Continue Reading The Seventh Circuit Further Clarifies FLSA Overtime Exceptions…For Window Washers

Everybody knows that an activist National Labor Relations Board (NLRB) expects a lot of all employers nowadays, union and non-union. One of the areas under the greatest NLRB scrutiny are time-honored, well-worn policies that have existed in employee handbooks for years:  don’t disparage your employer; don’t say anything damaging about the company; don’t harm the business’s reputation or goodwill in the marketplace.

The reason for these kinds of policies is obvious and intuitive: if you work here, you owe your employer a common law duty of loyalty. And loyalty means, in part, not publicly slamming your employer.

Most everyone also knows that the NLRB has taken aim at these kinds of policies because they arguably discourage employees from exercising their rights under Section 7 of the National Labor Relations Act. Section 7, broadly speaking, protects employees’ rights to organize and to work for their “mutual aid and protection,” which necessarily means being able to talk about working conditions. The NLRB (and administrative law judges applying NLRB rules) has held over and over in the past several years that employment policies prohibiting employee speech that is “damaging” to or “disparaging” of a business are overbroad – sure, the policy would prohibit some things that are clearly unlawful, like true defamation, but it would also prohibit publicizing a legitimate beef. If you don’t like your pay and you want to post “my employer is cheap” on Facebook, that statement is probably damaging to a company’s reputation – but it’s also clearly protected speech under the NLRA.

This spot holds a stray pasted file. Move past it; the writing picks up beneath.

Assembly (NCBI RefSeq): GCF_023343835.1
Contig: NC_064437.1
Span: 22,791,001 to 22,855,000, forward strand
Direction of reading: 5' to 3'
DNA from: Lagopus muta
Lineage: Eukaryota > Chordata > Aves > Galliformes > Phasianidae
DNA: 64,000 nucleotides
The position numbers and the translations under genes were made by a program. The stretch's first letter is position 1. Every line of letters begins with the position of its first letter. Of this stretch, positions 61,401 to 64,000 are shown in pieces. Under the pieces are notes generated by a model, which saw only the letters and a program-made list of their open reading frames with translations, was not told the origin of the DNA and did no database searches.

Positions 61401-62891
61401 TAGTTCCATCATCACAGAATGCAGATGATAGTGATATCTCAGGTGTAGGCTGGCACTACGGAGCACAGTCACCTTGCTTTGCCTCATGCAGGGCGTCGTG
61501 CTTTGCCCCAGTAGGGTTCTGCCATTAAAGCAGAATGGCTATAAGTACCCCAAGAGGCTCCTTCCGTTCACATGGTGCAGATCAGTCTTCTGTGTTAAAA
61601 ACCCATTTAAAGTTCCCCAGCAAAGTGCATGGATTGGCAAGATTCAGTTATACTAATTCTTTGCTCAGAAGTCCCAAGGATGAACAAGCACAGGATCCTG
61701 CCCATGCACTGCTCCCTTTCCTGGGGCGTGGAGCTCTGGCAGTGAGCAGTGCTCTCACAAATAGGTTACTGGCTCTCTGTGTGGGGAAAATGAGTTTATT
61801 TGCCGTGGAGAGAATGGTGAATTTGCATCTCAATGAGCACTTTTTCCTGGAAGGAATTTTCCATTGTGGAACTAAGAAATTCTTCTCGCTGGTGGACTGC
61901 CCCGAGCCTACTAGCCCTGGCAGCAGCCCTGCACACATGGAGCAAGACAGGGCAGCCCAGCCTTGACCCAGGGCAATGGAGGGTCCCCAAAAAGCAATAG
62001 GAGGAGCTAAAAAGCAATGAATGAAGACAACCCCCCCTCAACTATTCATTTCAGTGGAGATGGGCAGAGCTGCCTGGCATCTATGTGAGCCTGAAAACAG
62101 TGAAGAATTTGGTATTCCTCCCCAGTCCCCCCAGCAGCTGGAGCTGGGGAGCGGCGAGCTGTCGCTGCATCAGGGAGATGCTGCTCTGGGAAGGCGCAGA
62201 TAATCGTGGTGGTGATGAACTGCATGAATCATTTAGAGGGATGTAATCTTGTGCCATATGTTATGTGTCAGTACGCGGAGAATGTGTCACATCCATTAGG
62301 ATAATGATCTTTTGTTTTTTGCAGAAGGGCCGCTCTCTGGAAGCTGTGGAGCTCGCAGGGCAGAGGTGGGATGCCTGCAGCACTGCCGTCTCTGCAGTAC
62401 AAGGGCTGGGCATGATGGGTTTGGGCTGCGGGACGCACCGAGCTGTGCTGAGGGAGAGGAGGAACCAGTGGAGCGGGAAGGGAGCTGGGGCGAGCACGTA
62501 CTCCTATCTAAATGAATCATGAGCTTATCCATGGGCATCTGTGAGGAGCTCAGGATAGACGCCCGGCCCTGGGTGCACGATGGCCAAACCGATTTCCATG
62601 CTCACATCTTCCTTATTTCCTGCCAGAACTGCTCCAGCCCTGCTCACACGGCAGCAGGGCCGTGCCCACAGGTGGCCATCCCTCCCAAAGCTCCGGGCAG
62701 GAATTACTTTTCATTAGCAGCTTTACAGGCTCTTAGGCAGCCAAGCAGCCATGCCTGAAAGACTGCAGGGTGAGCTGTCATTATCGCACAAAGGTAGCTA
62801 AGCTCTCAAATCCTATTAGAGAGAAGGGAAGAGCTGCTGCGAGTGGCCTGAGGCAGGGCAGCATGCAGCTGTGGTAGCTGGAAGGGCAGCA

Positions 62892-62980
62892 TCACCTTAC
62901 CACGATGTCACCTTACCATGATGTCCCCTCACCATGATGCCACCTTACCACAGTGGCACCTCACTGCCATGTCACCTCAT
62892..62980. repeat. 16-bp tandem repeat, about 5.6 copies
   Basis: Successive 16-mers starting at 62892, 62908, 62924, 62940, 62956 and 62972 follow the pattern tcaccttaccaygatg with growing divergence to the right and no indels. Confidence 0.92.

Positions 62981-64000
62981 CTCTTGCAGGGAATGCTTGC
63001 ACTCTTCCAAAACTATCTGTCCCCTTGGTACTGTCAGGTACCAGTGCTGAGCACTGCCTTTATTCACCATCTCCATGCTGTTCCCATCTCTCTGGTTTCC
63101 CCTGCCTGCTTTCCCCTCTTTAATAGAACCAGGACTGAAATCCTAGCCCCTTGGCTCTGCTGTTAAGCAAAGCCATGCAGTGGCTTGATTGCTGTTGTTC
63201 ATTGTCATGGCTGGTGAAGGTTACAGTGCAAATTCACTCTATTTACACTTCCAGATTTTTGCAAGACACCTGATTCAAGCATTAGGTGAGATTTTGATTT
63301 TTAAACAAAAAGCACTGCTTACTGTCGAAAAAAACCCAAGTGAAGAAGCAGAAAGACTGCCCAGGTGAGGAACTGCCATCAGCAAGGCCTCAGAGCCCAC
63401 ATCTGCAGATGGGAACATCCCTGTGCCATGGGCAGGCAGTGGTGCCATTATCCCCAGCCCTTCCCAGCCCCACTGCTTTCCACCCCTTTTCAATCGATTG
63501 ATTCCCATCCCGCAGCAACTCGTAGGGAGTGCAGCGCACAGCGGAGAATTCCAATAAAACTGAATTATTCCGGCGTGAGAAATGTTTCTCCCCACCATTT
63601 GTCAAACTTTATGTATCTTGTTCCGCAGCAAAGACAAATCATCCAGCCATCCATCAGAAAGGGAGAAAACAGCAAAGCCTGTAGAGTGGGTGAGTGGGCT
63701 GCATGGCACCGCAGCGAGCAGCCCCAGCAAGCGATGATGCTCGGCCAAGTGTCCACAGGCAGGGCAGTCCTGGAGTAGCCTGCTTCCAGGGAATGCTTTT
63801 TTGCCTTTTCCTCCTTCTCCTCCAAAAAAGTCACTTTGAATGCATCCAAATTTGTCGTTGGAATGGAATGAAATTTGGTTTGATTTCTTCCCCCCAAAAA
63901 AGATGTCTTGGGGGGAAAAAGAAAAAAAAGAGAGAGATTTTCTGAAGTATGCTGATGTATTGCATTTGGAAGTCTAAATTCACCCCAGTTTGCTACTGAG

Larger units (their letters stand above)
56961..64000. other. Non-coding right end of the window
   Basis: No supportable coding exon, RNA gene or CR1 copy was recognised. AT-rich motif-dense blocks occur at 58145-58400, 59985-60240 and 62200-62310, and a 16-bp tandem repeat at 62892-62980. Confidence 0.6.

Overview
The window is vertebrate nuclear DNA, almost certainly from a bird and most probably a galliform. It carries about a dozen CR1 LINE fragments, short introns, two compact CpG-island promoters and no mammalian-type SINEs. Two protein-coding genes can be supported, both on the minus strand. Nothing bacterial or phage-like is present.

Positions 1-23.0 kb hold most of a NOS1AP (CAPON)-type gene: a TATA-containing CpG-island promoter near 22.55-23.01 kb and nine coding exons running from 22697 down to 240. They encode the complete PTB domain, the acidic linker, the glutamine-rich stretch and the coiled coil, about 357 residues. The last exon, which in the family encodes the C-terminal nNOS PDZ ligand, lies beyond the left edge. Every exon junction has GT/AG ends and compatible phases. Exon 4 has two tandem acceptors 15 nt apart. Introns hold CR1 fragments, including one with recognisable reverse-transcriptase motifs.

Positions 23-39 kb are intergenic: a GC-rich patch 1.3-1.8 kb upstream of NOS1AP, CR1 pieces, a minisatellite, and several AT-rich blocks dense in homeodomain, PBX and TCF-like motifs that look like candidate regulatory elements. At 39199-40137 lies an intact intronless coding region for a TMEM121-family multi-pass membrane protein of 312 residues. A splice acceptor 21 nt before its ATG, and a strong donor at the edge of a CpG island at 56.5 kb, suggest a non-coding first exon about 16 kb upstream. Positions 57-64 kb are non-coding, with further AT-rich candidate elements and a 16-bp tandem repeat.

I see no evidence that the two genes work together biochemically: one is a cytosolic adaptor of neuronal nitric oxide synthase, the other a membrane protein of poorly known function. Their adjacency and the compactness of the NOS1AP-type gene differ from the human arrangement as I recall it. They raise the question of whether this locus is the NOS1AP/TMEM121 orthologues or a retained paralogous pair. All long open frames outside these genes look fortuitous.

The fact is, many employers still have these kinds of policies in place. So what happens if you’re one of those employers, you read this blog, and you remove the offending policy from your employee handbook before anybody complains or notices? It’s like a tort suit without damages – no harm, no foul, right?

Wrong, at least according to one NLRB administrative law judge in Chicago a couple of days ago. A private bus company, Latino Express, maintained an employee disciplinary policy from July 2012 through April 2014 that made certain offenses immediate cause for termination. On the “don’ts” list were “[a]ny action that jeopardizes company contracts or loss of revenues” and “[a]ny activity which causes harm to the operations or reputation of Latino Express Bus Company.” The company removed those rules from its handbook in April 2014 “once the rules were brought to [its] attention,” and it even posted the revised policy on employee bulletin boards.  A union representing workers at the company filed an unfair labor practice charge over the fact that the company had maintained allegedly unlawful policies (the ones that had already been rescinded), and the case went to an administrative trial.
Continue Reading No Such Thing as “No Harm, No Foul”?

From January 1 to February 27, 2015, 170 people from 17 states and the District of Columbia were reported to have measles.  On February 25, 2015, health official confirmed Illinois’ 15th measles case in Cook County.  Most of the nation’s 125 cases are part of a large,  ongoing multi-state outbreak linked to Disneyland in

The Illinois Supreme Court recently clarified the element of causation in its ruling in Michael v. Precision Alliance Group, LLC, 21 N.E.3d 1183 (Ill. 2014). In Michael, employees who reported about certain practices of Precision’s that resulted in an investigation by the Department of Agriculture, and whose employment was subsequently terminated, brought a